We used to have Annual General Meetings, when members voted for committee officers, but usually only a tenth of ordinary members would attend, and the votes were really just a formality. The fact is that most members are happy to let officers “get on with it”, and so long as members get updates, they keep rejoining.

We eventually abandoned the AGM, as it did not resolve problems. We found that it is more important to have controls within the committee, such as a required level of transparency, and ensuring a second person has access to passwords, the membership list, etc. in case an executive officer goes awol.

How I imagine the elections to look like / be organized:


Foundation - Stichting Peercoin Foundation, a legal organization established to serve as legal face of the Peercoin project.
Voters - minters who have solved a block at least once in last year.
Leader - leader of the Peercoin project.
Team - cabinet led by the Leader.

Timeline of elections

  1. Foundation proclaims that there will be the elections and explains the rules to community.
    • Rules are the threshold, the duration of the elections and other details like that.
  2. Foundation distributes the ballots to voters.
  3. Voters deposit ballots in the address which matches their favorite candidate.
  4. Upon crossing the threshold of support for the candidate (66%+ per current proposal), Foundation proclaims the winner and starts the transfer of control to the elected Leader and the Team.

Technical details

It is best all of this is made into a webapp and as it’s the norm for all our present webapps hosted on the GitHub so clients load it directly from the github. No servers involved. There is no need to communicate with any external servers as all can be deduced and calculated from the chain directly.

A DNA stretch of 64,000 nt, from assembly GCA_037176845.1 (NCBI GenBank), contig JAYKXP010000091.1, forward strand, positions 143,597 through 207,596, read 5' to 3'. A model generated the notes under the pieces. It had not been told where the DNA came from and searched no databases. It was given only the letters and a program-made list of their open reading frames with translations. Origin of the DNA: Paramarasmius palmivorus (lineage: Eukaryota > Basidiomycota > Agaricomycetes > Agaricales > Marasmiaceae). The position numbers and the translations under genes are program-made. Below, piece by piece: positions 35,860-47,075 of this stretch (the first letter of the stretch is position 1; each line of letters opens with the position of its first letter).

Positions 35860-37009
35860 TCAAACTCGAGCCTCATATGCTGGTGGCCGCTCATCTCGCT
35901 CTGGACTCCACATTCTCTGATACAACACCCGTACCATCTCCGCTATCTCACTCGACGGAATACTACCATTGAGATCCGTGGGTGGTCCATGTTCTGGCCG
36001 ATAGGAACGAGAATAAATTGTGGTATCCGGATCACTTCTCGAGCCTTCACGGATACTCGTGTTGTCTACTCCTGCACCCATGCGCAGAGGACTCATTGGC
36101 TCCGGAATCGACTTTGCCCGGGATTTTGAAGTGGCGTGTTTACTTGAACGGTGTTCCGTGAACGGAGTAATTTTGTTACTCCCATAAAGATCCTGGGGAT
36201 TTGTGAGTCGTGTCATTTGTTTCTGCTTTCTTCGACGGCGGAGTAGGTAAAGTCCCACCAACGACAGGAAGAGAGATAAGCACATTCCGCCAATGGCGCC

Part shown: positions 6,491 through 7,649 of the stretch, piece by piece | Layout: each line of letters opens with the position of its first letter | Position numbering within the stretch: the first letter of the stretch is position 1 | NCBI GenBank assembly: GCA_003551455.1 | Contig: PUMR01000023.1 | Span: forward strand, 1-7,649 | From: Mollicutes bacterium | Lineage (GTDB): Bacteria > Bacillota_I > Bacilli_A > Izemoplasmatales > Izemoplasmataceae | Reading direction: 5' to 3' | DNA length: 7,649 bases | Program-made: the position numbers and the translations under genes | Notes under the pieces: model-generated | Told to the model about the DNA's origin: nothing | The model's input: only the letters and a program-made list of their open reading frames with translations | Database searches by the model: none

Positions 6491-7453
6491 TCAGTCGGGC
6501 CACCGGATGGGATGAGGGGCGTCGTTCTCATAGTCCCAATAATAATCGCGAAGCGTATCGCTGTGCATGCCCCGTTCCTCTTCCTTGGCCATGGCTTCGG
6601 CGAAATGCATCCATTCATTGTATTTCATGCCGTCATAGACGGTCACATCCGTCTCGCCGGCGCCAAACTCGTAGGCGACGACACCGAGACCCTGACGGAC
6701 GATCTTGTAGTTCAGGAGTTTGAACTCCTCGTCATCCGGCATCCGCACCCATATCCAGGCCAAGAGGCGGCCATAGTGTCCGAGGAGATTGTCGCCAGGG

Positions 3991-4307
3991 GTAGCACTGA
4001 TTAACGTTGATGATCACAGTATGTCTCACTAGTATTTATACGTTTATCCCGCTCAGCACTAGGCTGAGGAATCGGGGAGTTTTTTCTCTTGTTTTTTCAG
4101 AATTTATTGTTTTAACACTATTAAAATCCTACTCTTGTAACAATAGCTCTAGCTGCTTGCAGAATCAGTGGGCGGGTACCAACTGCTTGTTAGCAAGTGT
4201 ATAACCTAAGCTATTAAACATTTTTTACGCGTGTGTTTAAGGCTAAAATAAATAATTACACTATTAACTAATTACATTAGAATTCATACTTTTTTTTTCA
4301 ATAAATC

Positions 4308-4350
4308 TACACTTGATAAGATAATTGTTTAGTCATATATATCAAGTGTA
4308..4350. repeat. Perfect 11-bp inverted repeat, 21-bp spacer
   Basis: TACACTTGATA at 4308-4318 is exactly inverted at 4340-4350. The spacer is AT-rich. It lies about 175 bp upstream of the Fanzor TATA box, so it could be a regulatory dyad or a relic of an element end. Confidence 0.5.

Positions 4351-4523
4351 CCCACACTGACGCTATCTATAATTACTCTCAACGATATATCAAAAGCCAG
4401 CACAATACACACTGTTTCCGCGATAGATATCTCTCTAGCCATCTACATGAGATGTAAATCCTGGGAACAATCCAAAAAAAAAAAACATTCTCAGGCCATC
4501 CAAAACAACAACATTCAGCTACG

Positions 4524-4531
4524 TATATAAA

For example:

A sidenote:

I had someone ask me what is a webapp, so I’ll explain. It’s a website. Yep, just a website. Website which can do all the features explained in this post.


Ballots are found by a simple algo:

  1. Find all PoS blocks in the past year
  2. Find out what was the mint reward (block subsidy) of all those blocks
  3. Find the pubkey which found the block (address)
  4. If pubkey has found a block more than once in the past year, reward is summed up.
    • Sum of all the mint rewards is referred to as “weight” later in the text.

You can check the sample code here.

Ballot is a min-value UTXO, think 0.01 PPC or so. It is sent manually from the Foundation to each eligible pubkey. Foundation is sending the ballots out to not disrupt the minting process of active minters. They do not have to burn coinage by moving coins around.